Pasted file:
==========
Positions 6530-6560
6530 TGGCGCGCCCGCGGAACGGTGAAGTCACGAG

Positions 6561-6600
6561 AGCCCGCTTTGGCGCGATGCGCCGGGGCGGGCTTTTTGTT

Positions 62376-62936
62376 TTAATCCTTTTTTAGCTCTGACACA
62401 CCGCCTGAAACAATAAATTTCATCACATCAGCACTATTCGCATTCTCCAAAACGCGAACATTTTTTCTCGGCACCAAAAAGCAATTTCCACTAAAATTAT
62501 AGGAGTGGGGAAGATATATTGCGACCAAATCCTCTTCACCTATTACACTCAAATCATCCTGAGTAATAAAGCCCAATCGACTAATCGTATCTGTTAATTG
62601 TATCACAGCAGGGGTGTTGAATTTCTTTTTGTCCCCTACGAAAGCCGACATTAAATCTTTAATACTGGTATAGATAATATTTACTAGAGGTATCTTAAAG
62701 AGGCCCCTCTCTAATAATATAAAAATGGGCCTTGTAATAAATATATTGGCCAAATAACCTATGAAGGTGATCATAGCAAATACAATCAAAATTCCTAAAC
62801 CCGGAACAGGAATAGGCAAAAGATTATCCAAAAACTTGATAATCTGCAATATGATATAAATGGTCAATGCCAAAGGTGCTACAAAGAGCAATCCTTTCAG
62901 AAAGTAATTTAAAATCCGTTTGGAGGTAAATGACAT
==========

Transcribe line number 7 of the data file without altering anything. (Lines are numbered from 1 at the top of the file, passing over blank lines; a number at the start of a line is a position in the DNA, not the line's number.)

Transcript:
62401 CCGCCTGAAACAATAAATTTCATCACATCAGCACTATTCGCATTCTCCAAAACGCGAACATTTTTTCTCGGCACCAAAAAGCAATTTCCACTAAAATTAT